Affiliate Website: http://slhbooks.mybisi.com/
Naomi Jacobs is Professor of English and Chair of the Department of English at the University of Maine, where she teaches courses in British and American fiction, utopian literature, and feminist theory. Naomi serves as a member of the board for the Puckerbrush Review.
Affiliated Website: http://www.umaine.edu/english/faculty/njacobs.htm
Margo Lukens was born and raised in Philadelphia, PA. She attended Harvard University (A.B. 1977) and the University of Colorado (M.A. 1986; Ph.D. 1991).
Lukens, former chair of the University of Maine Department of English, now serves as Director of Academic Programs in the Bion & Dorain Foster Innovation Center on campus. She teaches both Innovation and English courses: 18th- & 19th-century Anglo-American and Native American literature, and College Composition.
Dr. Lukens’s research interests include Native American and mixed blood writers; Wabanaki literary and storytelling history; Native American and First Nations plays and playwrights; innovation and antiracism work. Her work has included producing and directing Native American plays on campus and in the region, as well as mentoring Native students and community members interested in theater. Recently she edited the new UCLA volume Grandchildren of the Buffalo Soldiers and other untold stories: five plays by William S. Yellow Robe, Jr. (2009). She presently serves as fiscal agent for Puckerbrush Review.
Affiliated Website: http://www.umaine.edu/english/facultypages/lukens.htm
Department of English
409 Neville Hall
University of Maine
Orono, ME 04469-5752
(207) 581-3834 FAX (207) 581-3886
Paige Mitchell graduated from the University of Maine, as an English major with a double concentration increative writing, and business and technical writing; and as a member of theHonors College. She has been working for Puckerbrush for the past three years; she also researches and writes for Franco-American Centre, tutors at the University’s Writing Center, volunteers for the LiteracyVolunteers of Bangor, and is a single mother of Lilly Constance Mitchell who is three years old. This fall (2009) she will begin graduate school at the University of Maine in English as a teaching assistant.
Jesse Priest is currently a senior undergraduate at the University of Maine, pursuing a double major in English and History. Within his English major, he has completed concentrations in both literary critical writing and creative writing; within his History major, he is finishing a concentration in European History. Jesse has also worked at the UMaine Writing Center for two years, and attended the 2007 National Conference of Peer Tutors in Writing at Penn State University, where he along with four other Peer Writing Tutors from UMaine led a panel discussion on the role of identity and collaboration in the tutoring process.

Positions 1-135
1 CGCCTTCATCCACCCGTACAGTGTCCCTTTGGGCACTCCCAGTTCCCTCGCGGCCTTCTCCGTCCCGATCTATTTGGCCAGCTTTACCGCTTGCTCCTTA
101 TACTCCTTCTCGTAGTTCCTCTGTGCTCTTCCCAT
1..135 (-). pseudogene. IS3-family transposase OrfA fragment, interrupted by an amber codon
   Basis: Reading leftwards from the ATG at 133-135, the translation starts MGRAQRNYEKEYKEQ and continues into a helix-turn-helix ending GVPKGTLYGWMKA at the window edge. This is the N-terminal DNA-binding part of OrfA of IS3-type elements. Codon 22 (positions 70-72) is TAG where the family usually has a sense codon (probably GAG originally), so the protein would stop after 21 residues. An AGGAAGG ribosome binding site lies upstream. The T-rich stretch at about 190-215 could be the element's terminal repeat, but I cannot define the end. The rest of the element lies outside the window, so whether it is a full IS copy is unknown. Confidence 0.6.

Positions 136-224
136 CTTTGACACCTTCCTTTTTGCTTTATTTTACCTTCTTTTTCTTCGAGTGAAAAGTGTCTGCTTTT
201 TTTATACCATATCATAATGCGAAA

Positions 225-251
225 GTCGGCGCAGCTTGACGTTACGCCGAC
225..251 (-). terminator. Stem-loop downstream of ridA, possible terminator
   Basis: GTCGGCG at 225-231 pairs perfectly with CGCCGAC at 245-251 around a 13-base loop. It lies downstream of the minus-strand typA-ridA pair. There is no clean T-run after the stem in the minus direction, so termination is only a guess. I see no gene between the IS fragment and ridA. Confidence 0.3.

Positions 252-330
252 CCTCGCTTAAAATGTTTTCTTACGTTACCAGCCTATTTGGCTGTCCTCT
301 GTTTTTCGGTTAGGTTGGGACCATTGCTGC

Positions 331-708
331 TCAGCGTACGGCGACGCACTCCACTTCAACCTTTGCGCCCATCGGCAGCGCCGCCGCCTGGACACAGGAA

Attempting to keep one foot in the world of critical writing and one in the world of creative writing, Jesse also works as the fiction editor-in-chief for the Maine Review, UMaine's official undergraduate literary magazine. Outside of academics, Jesse enjoys community service, having worked with local Habitat for Humanity chapters as well as actively participating in the Rotaract Club, which included a trip to New Orleans in the spring of 2008 to help rebuild the wetlands. Jesse is currently looking into graduate schools.
Emily Tupper is a third year English major with minors in Biology and Communications at the University of Maine, Orono. She has spent the past five years involved in seabird research, including a summer as a research assistant on the Farallon Islands National Wildlife Sanctuary in California and a supervisor on Pond Island National Wildlife Sanctuary in Maine. In 2004, she received the American Museum of Natural History's “Young Naturalist Award” for her research on the Common Periwinkle (Littorina littorea). The Junior Science and Humanities Symposium (JSHS) have published her research.
Through her studies, she hopes to combine her interests and to contribute to the field of science writing and communications.